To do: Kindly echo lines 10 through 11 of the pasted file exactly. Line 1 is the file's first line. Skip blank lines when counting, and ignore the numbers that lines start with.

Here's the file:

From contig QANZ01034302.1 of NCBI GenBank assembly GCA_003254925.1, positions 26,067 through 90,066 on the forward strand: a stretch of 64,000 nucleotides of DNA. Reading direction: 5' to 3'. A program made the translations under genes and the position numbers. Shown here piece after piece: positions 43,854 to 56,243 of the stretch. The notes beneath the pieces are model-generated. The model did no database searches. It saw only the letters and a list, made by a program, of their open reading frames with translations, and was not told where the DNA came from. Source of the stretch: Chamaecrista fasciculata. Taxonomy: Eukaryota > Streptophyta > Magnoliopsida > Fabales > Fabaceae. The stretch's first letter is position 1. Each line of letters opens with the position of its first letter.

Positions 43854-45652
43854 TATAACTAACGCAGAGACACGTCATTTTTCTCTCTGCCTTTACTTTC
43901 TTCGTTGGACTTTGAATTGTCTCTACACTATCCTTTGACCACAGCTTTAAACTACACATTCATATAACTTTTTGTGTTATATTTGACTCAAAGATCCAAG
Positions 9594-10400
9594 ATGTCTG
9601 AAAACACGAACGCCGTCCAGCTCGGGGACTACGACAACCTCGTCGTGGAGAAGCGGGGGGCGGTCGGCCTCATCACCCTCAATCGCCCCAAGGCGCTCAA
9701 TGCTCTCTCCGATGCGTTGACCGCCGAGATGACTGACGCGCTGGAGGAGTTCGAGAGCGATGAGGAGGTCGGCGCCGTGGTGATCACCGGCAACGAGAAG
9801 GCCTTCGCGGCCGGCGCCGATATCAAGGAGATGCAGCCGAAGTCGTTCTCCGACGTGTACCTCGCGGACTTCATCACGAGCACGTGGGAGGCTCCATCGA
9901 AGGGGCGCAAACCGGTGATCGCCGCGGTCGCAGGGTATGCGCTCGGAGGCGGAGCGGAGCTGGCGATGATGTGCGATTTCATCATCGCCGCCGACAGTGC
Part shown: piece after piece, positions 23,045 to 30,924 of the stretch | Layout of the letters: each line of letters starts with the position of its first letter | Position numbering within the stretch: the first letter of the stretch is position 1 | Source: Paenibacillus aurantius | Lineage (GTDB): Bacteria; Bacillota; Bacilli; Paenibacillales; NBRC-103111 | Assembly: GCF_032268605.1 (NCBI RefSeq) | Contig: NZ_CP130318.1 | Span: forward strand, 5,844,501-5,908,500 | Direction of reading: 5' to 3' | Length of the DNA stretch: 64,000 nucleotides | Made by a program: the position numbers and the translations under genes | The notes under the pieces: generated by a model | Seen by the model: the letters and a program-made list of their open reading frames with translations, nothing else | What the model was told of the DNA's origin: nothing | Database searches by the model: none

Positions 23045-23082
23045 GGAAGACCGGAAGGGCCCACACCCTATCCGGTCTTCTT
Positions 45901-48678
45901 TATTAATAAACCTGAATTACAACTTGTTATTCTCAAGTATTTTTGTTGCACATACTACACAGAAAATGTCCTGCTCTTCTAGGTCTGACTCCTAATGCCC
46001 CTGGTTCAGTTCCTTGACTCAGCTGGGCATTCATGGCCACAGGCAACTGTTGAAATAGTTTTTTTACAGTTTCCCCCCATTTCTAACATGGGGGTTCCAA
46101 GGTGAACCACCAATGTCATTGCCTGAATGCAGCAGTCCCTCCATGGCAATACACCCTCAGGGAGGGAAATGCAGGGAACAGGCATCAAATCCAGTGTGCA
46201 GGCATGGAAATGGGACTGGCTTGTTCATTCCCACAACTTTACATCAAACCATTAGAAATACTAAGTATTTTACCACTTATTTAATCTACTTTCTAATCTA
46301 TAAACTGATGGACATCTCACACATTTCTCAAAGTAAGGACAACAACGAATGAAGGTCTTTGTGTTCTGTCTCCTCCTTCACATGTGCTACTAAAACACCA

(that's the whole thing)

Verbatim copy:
9901 AGGGGCGCAAACCGGTGATCGCCGCGGTCGCAGGGTATGCGCTCGGAGGCGGAGCGGAGCTGGCGATGATGTGCGATTTCATCATCGCCGCCGACAGTGC
Part shown: piece after piece, positions 23,045 to 30,924 of the stretch | Layout of the letters: each line of letters starts with the position of its first letter | Position numbering within the stretch: the first letter of the stretch is position 1 | Source: Paenibacillus aurantius | Lineage (GTDB): Bacteria; Bacillota; Bacilli; Paenibacillales; NBRC-103111 | Assembly: GCF_032268605.1 (NCBI RefSeq) | Contig: NZ_CP130318.1 | Span: forward strand, 5,844,501-5,908,500 | Direction of reading: 5' to 3' | Length of the DNA stretch: 64,000 nucleotides | Made by a program: the position numbers and the translations under genes | The notes under the pieces: generated by a model | Seen by the model: the letters and a program-made list of their open reading frames with translations, nothing else | What the model was told of the DNA's origin: nothing | Database searches by the model: none